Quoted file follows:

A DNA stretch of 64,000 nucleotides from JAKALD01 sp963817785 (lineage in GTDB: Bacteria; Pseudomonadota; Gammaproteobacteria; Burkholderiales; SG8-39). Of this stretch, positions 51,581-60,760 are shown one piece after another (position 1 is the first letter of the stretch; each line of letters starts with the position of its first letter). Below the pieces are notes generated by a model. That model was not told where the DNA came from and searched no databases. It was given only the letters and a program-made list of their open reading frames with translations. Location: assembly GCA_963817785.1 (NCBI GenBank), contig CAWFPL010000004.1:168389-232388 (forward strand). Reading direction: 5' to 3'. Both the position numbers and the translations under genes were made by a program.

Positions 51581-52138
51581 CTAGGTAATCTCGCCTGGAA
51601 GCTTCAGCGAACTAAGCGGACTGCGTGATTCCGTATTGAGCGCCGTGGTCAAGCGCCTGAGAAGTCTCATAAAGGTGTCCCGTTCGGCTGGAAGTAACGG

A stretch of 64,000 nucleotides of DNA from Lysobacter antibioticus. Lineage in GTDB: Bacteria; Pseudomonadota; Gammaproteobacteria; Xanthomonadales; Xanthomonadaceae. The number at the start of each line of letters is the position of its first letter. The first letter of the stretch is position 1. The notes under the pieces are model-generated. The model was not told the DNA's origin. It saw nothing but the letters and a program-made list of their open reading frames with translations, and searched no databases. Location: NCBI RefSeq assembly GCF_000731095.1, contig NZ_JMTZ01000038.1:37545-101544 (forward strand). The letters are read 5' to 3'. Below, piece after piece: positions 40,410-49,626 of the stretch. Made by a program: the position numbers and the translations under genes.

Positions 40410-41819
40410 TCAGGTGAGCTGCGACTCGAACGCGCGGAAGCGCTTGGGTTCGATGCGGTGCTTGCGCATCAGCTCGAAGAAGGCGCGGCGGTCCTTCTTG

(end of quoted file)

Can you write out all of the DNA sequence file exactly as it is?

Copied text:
A DNA stretch of 64,000 nucleotides from JAKALD01 sp963817785 (lineage in GTDB: Bacteria; Pseudomonadota; Gammaproteobacteria; Burkholderiales; SG8-39). Of this stretch, positions 51,581-60,760 are shown one piece after another (position 1 is the first letter of the stretch; each line of letters starts with the position of its first letter). Below the pieces are notes generated by a model. That model was not told where the DNA came from and searched no databases. It was given only the letters and a program-made list of their open reading frames with translations. Location: assembly GCA_963817785.1 (NCBI GenBank), contig CAWFPL010000004.1:168389-232388 (forward strand). Reading direction: 5' to 3'. Both the position numbers and the translations under genes were made by a program.

Positions 51581-52138
51581 CTAGGTAATCTCGCCTGGAA
51601 GCTTCAGCGAACTAAGCGGACTGCGTGATTCCGTATTGAGCGCCGTGGTCAAGCGCCTGAGAAGTCTCATAAAGGTGTCCCGTTCGGCTGGAAGTAACGG

A stretch of 64,000 nucleotides of DNA from Lysobacter antibioticus. Lineage in GTDB: Bacteria; Pseudomonadota; Gammaproteobacteria; Xanthomonadales; Xanthomonadaceae. The number at the start of each line of letters is the position of its first letter. The first letter of the stretch is position 1. The notes under the pieces are model-generated. The model was not told the DNA's origin. It saw nothing but the letters and a program-made list of their open reading frames with translations, and searched no databases. Location: NCBI RefSeq assembly GCF_000731095.1, contig NZ_JMTZ01000038.1:37545-101544 (forward strand). The letters are read 5' to 3'. Below, piece after piece: positions 40,410-49,626 of the stretch. Made by a program: the position numbers and the translations under genes.

Positions 40410-41819
40410 TCAGGTGAGCTGCGACTCGAACGCGCGGAAGCGCTTGGGTTCGATGCGGTGCTTGCGCATCAGCTCGAAGAAGGCGCGGCGGTCCTTCTTG